One night, Jacobs and his wife got in an argument. The next day he came home from work and he went to sit on the couch and his wife said, "I sat on the couch."
She was fully aware of Jacobs 1-year commitment and she knew that the OT teaches that anything a woman touches while she is bleeding is unclean.
So, Jacobs went to sit in the recliner. Again she said, "I sat there too."
Jacobs attempted to sit in one of the chairs at the kitchen table. Again, "I sat in all of the kitchen chairs."
Jacobs had no where to sit. He ended up having to buy one of those folding camping chairs, which he began taking with him everywhere because as far as he knew, every chair in New York probably had a bleeding-woman who sat in it over the past week.
She knows if she can just touch Jesus' clothes that she'll be healed. So, she begins maneuvering her way through the crowd. Have you ever realized the risk she is taking by doing this? She's in a town in which most people probably know her as the bleeding lady...I mean...she has been bleeding for 12 years. I'm assuming she is veiled to cover up her identity. But anyone she touches is unclean. She touches Jesus and she immediately knows that she has been healed. End of story, right?
No! Jesus then exposes her by asking, "Who touched me?" Jesus asked a question in a public setting that exposes this woman for who she is. Is this a merciful move on the part of Jesus, or not?
The woman gives in and confesses.
Here is where it gets interesting. Jesus could have...and SHOULD have...sent her to the priest. He SHOULD have sent her to the place where she would offer sacrifices to make her right with God and with the synagogue.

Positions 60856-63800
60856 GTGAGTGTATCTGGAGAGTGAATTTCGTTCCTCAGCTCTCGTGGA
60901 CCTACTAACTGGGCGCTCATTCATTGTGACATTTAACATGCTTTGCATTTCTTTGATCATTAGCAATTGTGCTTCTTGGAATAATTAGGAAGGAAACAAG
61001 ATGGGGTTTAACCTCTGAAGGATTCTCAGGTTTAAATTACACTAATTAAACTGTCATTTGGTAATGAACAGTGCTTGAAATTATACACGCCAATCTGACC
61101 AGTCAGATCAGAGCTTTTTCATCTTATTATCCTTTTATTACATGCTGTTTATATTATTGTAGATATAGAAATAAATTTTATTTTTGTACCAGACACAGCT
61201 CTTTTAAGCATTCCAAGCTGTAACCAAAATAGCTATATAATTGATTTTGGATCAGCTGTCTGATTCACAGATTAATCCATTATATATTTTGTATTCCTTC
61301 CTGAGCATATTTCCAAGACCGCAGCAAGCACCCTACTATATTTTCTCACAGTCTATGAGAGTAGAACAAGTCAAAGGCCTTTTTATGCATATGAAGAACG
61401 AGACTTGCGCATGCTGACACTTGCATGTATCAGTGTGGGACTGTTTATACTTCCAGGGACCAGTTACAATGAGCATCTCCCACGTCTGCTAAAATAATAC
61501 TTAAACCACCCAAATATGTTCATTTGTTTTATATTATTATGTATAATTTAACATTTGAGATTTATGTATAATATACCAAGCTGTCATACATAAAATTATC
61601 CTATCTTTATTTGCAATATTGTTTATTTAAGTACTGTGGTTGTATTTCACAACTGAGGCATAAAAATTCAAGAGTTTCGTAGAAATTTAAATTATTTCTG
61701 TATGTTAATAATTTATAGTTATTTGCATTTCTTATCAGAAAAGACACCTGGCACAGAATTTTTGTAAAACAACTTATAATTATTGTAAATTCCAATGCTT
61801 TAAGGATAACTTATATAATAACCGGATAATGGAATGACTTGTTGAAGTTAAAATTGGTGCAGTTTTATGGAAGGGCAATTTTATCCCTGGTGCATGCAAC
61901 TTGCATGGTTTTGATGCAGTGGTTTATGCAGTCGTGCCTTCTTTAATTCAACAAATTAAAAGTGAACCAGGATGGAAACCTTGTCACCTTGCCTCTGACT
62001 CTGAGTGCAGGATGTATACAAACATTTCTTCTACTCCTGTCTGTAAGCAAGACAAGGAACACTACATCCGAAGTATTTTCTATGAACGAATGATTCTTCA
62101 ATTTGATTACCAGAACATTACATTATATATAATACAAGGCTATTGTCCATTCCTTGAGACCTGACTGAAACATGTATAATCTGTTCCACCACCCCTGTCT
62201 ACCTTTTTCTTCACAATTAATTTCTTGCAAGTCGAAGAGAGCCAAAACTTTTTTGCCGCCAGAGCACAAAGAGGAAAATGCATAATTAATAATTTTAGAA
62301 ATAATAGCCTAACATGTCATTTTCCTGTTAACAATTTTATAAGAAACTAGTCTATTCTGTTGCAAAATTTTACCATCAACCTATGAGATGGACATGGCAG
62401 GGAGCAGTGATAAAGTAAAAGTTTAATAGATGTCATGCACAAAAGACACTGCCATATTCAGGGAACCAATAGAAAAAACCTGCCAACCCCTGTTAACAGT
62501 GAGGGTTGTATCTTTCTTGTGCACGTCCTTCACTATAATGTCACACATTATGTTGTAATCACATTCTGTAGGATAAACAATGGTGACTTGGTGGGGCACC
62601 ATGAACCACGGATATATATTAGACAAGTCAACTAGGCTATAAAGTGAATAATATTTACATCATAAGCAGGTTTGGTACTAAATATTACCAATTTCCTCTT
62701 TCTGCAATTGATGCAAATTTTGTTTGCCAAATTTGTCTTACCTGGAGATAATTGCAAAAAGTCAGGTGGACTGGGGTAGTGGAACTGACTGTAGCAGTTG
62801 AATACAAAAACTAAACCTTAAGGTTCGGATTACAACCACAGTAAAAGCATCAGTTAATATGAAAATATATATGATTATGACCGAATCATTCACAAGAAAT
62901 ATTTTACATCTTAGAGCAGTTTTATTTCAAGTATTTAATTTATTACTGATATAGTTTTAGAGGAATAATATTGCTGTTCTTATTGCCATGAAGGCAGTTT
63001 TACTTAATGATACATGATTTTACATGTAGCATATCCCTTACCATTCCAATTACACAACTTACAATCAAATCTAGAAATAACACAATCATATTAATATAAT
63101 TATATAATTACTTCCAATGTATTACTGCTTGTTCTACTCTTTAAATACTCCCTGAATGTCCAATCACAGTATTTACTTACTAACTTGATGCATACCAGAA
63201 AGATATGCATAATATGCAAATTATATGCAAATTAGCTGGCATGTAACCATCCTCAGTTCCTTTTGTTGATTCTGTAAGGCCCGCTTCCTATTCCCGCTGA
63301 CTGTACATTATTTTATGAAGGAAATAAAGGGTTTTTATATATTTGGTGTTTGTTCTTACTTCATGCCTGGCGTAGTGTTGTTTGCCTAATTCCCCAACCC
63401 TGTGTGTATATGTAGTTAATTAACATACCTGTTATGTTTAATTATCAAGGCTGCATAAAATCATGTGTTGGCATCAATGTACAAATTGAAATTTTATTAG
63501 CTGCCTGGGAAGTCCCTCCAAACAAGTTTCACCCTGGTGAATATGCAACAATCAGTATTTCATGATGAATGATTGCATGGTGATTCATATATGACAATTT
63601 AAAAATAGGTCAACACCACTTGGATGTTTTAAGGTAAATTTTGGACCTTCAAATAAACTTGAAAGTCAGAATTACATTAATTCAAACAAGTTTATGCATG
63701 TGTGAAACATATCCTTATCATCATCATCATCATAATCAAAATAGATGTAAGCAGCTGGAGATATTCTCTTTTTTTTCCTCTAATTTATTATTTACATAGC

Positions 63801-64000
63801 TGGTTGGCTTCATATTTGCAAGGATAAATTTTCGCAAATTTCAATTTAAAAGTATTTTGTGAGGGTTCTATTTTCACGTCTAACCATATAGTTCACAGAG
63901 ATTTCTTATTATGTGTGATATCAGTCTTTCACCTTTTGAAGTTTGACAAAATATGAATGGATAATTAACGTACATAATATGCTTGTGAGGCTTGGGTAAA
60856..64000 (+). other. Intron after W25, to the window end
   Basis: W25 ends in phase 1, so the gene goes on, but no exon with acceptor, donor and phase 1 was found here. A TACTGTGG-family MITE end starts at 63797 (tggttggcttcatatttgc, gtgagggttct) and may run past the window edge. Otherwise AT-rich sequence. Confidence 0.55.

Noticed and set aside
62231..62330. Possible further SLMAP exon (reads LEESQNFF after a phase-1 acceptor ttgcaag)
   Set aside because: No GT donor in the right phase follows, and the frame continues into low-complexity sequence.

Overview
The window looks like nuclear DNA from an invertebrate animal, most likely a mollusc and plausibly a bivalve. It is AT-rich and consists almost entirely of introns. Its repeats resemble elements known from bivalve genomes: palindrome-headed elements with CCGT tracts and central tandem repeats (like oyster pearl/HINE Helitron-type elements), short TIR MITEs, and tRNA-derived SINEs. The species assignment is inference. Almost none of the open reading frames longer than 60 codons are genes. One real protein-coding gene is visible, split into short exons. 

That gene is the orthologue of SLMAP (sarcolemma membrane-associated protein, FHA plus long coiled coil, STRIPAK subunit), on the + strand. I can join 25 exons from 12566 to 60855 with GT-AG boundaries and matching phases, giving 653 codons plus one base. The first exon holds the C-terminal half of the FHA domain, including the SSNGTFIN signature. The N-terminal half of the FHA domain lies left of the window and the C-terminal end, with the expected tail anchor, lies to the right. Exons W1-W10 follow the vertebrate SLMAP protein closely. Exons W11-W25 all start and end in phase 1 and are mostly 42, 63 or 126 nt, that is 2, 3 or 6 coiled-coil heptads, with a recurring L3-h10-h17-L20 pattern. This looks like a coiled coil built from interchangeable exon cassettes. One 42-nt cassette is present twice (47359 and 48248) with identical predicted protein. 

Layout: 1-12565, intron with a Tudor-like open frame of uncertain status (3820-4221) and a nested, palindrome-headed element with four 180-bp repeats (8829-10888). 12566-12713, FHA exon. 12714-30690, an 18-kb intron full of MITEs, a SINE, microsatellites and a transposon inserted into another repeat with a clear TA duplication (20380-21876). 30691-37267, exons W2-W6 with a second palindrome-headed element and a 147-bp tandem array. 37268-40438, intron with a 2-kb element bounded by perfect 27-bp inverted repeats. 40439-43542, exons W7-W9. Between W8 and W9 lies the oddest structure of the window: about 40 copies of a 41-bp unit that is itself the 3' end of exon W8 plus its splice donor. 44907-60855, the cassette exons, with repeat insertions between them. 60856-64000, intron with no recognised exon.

But he doesn't.
Jesus skips straight to SHALOM. He goes straight to "peace."
Mark 5:34, "Daughter, your faith has made you well. GO IN PEACE, and be healed of your disease."
The peace that is found in SHALOM is more than Truitt meeting me at the front door when I go to work...holding up his two fingers while saying, "Daddy, PEACE" as a way to say, "Peace out."
Shalom meant wholeness, completeness, harmony, rest, rhythm, etc.
This is what Jesus gives Ms. Bleed-a-Lot.
I preached on "peace" this past Sunday. While preparing this sermon, I felt compelled to take a prayer drive through my city (Memphis) to think and pray about peace.
There are so many things about Memphis to love: pork bbq (yes, Rick Atchley, it actually qualifies as bbq), music, history, culture...a special place of the "King's"--Elvis, MLK, Don & BB.
There are also valid reasons that Memphis has received the reputation it has today.
-We are ranked #2 when it comes to violent crime. Thank you Detroit for surpassing us last year.
-Forbes magazine listed us as one of the top 3 most miserable cities to live in.
-Racism is still rampant.